St Odulph's Church
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The parish extends to approximately 4.6 square miles, (1,177 hectares). It is bounded by the parishes of St Mellion and St Dominic to the north, the River Lynher to the west, Botus Fleming to the south and Landulph to the east. The population is 435 of which 366 are on the electoral register. About 70 per cent of the people live in the village itself. Land use in the parish is dominated by farming, although less than 10 per cent of resident workers are employed in this industry. The population had increased to 473 at the time of the 2011 census. The majority of residents work outside the parish, and Pillaton is effectively a dormitory village for people employed in Plymouth and South East Cornwall. The Pentillie estate lies in the east of the parish, on the banks of the River Tamar.
Pillaton was recorded in Domesday Book (1086) when the manor was held by Reginald from Robert, Count of Mortain. There was half a hide of land and land for 6 ploughs. There were 3 ploughs, 3 serfs, 7 villeins and 7 smallholders. There were 100 acres of pasture, 40 acres of woodland, 30 sheep, 10 goats and 2 cattle. The value of the manor was £1 though it had formerly been worth £1-10s.
The parish church, St Odulph's, is a Grade I listed building and stands at the upper end of the village alongside The Weary Friar, a public house with accommodation, and across the road from the village hall. The church has a west tower and a south aisle. The wagon roofs are old and there is a fine monument of 1772 to James Tillie. On the night of 21 January 2013, the church was badly damaged during a snowstorm, when a thunderbolt struck the tower and heavy pieces of masonry from one of the pinnacles crashed through the tiled roof and fell into the church below. Extensive repairs were carried out with the support of English Heritage, and the church was able to reopen in November 2013, in time for the annual Remembrance Day service.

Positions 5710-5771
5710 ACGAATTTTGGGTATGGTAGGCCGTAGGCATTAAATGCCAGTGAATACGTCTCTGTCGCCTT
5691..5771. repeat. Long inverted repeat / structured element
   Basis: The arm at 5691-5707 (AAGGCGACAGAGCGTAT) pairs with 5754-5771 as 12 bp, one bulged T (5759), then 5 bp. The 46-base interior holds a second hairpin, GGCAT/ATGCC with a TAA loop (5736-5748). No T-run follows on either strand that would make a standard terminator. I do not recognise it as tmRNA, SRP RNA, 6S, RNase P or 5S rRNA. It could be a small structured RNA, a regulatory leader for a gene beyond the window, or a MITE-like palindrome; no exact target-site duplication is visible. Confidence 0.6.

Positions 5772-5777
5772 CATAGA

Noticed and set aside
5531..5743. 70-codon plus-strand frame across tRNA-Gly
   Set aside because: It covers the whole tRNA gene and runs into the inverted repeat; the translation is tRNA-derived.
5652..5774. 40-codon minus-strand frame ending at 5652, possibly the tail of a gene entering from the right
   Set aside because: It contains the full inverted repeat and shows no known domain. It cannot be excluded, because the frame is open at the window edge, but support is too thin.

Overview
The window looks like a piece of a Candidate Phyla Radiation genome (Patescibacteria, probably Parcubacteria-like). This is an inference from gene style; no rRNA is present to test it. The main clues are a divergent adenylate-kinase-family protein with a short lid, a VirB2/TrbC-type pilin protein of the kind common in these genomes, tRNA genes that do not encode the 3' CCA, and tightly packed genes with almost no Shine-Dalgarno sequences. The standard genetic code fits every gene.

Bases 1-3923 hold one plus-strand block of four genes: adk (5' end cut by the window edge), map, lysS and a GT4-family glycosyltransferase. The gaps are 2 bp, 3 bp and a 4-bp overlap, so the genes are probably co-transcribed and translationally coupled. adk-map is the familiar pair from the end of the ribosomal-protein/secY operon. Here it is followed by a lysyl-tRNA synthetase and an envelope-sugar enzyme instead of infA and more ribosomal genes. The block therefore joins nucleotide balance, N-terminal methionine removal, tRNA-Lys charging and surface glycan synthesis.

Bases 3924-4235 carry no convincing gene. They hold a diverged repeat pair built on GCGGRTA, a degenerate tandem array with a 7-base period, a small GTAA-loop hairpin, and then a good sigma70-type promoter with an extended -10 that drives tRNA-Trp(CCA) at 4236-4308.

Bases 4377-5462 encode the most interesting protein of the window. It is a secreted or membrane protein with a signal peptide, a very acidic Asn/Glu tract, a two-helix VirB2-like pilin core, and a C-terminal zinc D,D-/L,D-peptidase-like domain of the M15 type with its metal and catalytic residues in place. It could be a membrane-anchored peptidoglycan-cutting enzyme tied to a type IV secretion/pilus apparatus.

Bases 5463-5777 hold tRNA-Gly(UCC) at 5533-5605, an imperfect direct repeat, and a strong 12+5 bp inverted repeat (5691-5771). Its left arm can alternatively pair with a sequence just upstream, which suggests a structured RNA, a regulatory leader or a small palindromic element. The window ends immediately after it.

This locality is a rare inland exposure which is fossiliferous and has yielded a Dinantian (anchoralis Zone) conodont fauna. Recent work has also recorded ostracods and bivalves referable to a Famennian age. This site is of great importance in interpreting the local stratigraphy as it reveals previously unknown structural features including the Upper Devonian thrust over the Carboniferous.
- Caradon District Council. "Caradon Parish Directory". Archived from the original on 25 October 2007. Retrieved 15 April 2008.
- "Parish Headcounts: Caradon". Neighbourhood Statistics. Office for National Statistics. Archived from the original on 23 December 2015. Retrieved 5 September 2011.
- "Parish population census 2011". Retrieved 9 February 2015.
- Thorn, C. et al., ed. (1979) Cornwall. Chichester: Phillimore; entry 5,2,18
- Pevsner, N. (1970) Cornwall, 2nd ed. Penguin Books, p. 142
- "Church of St Odulphus, Pillaton". BritishListedBuildings. Retrieved 22 January 2013.
- "Pillaton, St Odulph's – Cornwall Historic Churches Trust". Retrieved 4 August 2020.
- "English Heritage, Current Highlights in the South-West" (PDF). www.lepagearchitects.com.
- "Viverdon Quarry" (PDF). Natural England. 1985. Retrieved 1 November 2011.
- "Viverdon Down application summary". Cornwall Council. Retrieved 1 November 2011.
- Media related to Pillaton at Wikimedia Commons